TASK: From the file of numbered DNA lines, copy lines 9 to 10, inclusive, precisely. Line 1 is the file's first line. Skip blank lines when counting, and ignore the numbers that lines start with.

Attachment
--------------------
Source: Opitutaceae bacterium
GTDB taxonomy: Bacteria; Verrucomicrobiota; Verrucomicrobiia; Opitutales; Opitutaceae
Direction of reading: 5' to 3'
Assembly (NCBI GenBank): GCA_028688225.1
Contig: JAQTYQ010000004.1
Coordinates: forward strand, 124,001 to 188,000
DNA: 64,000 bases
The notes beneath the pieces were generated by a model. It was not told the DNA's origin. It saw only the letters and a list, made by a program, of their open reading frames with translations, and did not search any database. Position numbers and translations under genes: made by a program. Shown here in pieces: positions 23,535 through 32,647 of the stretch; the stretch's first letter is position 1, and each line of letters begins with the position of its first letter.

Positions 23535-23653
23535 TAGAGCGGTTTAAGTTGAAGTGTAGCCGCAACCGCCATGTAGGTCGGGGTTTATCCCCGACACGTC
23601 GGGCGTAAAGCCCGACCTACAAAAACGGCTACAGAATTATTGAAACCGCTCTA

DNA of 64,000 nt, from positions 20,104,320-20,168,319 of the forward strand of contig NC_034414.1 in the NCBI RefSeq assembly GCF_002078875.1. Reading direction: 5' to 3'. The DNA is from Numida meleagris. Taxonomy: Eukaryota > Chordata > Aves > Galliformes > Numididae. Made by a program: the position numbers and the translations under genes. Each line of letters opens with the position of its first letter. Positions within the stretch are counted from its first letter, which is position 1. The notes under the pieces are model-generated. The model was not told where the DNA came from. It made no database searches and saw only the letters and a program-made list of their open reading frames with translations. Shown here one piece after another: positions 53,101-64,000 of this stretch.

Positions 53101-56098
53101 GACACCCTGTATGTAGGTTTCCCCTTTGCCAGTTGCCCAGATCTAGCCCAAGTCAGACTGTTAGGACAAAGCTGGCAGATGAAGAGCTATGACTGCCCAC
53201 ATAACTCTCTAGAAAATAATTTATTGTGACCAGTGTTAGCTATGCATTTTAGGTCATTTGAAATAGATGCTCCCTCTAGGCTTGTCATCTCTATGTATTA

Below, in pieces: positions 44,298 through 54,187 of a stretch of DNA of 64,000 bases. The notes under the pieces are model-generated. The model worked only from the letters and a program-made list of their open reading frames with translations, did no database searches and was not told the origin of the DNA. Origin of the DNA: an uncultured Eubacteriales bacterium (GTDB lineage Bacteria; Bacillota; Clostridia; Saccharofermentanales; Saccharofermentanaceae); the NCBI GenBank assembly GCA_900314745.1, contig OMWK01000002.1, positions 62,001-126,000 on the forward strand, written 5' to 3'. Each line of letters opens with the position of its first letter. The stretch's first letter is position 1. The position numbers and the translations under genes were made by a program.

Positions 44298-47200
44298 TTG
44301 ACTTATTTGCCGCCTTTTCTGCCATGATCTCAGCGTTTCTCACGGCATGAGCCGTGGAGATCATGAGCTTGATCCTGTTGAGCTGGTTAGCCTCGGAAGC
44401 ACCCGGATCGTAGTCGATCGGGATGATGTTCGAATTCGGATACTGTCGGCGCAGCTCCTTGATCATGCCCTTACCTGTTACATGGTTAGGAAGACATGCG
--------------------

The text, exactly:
Positions 23535-23653
23535 TAGAGCGGTTTAAGTTGAAGTGTAGCCGCAACCGCCATGTAGGTCGGGGTTTATCCCCGACACGTC